America on Obama

Senior Fellow
Karlyn Bowman

Barack Obama won the presidency with 53% of the popular vote. But in Gallup polling conducted through last week, a much higher proportion, 64%, said they have confidence in his ability to be a good president. Obama is the beneficiary of more good will than his recent predecessors, and expectations of him are extraordinarily high.

Most of us genuinely want to give our new leaders a chance, and this is especially true because we've broken a racial barrier with his election. The public's assessment of the Bush presidency is so negative, and the mood so sour, that it's hardly surprising that the new president has substantial public opinion capital.

The public's assessment of the Bush presidency is so negative, that it's hardly surprising that the new president has substantial public opinion capital.

Comparable polls of past presidents further illustrate this point. Eighty-three percent of respondents to a new Gallup/USA Today poll approved of the way Obama handled his transition. Just 61% gave that response about George W. Bush in mid-January 2001, and 68% said the same about Bill Clinton in 1993.

Two-thirds of another poll's interviewees told NBC/ Wall Street Journal in December that they were pleased with Obama's appointments. By contrast 54% said they approved of Bush's and Clinton's choices during their transitions. In another new poll, 54% of respondents were extremely or quite confident that Obama supports the right set of goals and policies to be president. Just 40% gave that response about George W. Bush in early 2001.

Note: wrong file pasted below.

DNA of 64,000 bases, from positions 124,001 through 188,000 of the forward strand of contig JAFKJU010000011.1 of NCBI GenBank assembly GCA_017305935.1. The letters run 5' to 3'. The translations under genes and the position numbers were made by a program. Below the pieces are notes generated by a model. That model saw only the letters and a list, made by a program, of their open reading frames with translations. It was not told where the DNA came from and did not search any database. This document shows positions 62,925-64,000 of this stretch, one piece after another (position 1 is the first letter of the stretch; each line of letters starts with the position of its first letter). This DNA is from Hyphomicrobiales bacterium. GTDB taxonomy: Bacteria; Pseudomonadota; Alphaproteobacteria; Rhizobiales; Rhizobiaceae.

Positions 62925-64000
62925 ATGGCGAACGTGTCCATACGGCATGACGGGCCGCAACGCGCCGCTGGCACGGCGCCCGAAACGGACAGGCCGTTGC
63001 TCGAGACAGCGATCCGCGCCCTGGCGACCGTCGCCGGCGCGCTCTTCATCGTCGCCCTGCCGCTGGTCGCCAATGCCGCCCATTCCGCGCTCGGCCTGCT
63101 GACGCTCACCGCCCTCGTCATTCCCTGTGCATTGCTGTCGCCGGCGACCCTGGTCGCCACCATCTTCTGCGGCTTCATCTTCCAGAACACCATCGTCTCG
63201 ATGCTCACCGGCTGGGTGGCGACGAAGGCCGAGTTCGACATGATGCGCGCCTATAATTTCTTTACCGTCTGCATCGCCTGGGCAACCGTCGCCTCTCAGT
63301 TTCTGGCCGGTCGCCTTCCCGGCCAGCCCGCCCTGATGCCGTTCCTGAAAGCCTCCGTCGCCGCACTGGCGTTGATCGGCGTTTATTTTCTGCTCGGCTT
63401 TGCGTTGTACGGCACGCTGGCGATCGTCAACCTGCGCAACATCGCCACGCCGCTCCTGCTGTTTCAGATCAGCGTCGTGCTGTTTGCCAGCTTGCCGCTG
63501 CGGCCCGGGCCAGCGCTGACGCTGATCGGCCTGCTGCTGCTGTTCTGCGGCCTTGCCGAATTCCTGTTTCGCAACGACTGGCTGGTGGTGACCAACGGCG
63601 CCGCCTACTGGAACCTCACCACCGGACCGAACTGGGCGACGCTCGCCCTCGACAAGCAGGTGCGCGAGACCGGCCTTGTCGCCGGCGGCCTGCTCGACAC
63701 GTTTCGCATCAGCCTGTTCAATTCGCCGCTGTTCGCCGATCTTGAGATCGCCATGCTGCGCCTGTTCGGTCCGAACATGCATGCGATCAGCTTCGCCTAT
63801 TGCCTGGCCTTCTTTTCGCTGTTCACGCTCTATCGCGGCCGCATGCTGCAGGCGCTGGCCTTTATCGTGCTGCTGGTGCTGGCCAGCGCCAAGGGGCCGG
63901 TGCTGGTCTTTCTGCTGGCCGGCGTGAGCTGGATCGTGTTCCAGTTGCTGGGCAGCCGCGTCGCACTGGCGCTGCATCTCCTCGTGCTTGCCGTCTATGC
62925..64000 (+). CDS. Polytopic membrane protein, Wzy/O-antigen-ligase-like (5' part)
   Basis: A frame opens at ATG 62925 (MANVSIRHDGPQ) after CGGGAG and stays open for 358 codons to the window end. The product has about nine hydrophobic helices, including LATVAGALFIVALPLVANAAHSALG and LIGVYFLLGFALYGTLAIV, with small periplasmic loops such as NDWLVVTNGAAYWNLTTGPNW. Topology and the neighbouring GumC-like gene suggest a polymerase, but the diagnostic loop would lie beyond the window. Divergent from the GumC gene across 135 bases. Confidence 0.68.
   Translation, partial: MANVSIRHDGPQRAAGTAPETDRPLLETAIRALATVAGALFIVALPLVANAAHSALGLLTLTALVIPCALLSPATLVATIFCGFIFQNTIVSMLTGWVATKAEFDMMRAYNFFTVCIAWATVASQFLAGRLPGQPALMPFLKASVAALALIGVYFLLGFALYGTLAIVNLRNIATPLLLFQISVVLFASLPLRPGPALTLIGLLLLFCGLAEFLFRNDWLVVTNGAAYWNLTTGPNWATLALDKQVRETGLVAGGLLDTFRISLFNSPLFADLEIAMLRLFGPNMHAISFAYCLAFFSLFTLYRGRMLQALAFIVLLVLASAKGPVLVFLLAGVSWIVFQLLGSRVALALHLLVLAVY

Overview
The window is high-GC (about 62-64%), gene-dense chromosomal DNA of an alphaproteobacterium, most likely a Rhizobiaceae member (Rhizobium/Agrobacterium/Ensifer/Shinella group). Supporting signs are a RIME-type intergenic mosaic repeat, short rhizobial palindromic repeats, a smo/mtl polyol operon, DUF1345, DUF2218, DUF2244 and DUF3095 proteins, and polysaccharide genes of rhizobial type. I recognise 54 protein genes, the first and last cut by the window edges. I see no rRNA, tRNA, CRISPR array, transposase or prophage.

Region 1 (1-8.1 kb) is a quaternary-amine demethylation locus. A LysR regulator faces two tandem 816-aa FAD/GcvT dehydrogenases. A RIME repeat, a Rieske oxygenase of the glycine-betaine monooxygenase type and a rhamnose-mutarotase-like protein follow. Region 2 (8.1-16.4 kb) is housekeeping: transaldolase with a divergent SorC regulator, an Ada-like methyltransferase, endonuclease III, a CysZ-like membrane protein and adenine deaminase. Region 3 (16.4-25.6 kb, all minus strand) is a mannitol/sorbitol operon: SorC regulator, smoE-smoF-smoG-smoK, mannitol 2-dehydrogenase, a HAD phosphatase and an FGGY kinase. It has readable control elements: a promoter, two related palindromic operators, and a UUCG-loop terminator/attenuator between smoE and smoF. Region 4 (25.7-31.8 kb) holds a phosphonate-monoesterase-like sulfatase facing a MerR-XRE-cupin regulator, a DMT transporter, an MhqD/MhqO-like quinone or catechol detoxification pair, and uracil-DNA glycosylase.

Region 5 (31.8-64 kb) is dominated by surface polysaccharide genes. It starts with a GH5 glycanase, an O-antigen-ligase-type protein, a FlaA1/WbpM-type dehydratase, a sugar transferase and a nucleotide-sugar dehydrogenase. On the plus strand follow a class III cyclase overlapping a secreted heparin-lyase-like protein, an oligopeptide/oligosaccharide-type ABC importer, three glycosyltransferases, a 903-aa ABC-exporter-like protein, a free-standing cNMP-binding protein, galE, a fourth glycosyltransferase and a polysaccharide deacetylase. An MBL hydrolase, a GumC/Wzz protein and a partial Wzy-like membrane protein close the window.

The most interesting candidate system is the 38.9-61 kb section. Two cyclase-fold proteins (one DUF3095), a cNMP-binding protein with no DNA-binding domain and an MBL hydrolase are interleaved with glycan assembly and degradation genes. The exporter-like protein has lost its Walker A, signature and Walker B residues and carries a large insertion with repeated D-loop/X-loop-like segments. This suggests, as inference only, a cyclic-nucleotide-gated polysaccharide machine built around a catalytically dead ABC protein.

Further, a new Pew poll showed Obama's personal favorability rating is much higher than George W. Bush's was when he took office--79% to 60%. In the new NBC/Wall Street Journal poll, Obama even had stronger ratings than George W. Bush at a comparable time on representing "traditional American values," long considered a Republican strength.

Not only does Obama rate well against his predecessors, but he also outshines other Democratic leaders. In the NBC/Wall Street Journal poll, 66% have a positive opinion of him. Compare that figure to those earned by Hillary Clinton (56%), Bill Clinton (52%) and Nancy Pelosi (25%).

In addition, on virtually every personal attribute the pollsters have been examining, public opinion toward the new president has improved since the spring and summer.

In the past, Americans polled often said "I don't know" when asked to rate new presidents. Thirty-six percent didn't have an opinion about Ronald Reagan immediately after his inauguration, 43% said that about George H. W. Bush, 22% about Bill Clinton and 18% about George W. Bush. But today far more people feel they know Barack Obama, and the "don't know" responses are unusually low.

The pollsters are keeping close tabs on the new president. In the first 100 days of Dwight Eisenhower's presidency, they surveyed Americans about presidential approval four times. In the first 100 days of George W. Bush's presidency, the question was asked 37 times--or once every 2.7 days. The pace has since accelerated, with two pollsters, Gallup and Rasmussen, tracking views about Obama on a daily basis since the election.

There are very few red flags. In the NBC/Wall Street Journal poll, a bare majority--52%--were concerned that Obama would go too far in providing financial aid and loans to corporations facing bankruptcy, but 42% were not worried. Forty-nine percent were concerned he would render the health care system large and bureaucratic and raise taxes, but almost as many, 46%, weren't nervous about these issues. And on all the other issues tested--from hastily pulling troops out of Iraq to appointing overly liberal Supreme Court justices to promoting a liberal agenda on social issues such as gay rights, more people polled were not concerned about his stances.

I don't know how long the president can bask in the glow of positive public opinion, but it's certain that his current overwhelming approval gives him considerable leeway to take action during his first 100 days.

Karlyn Bowman is a senior fellow at AEI.

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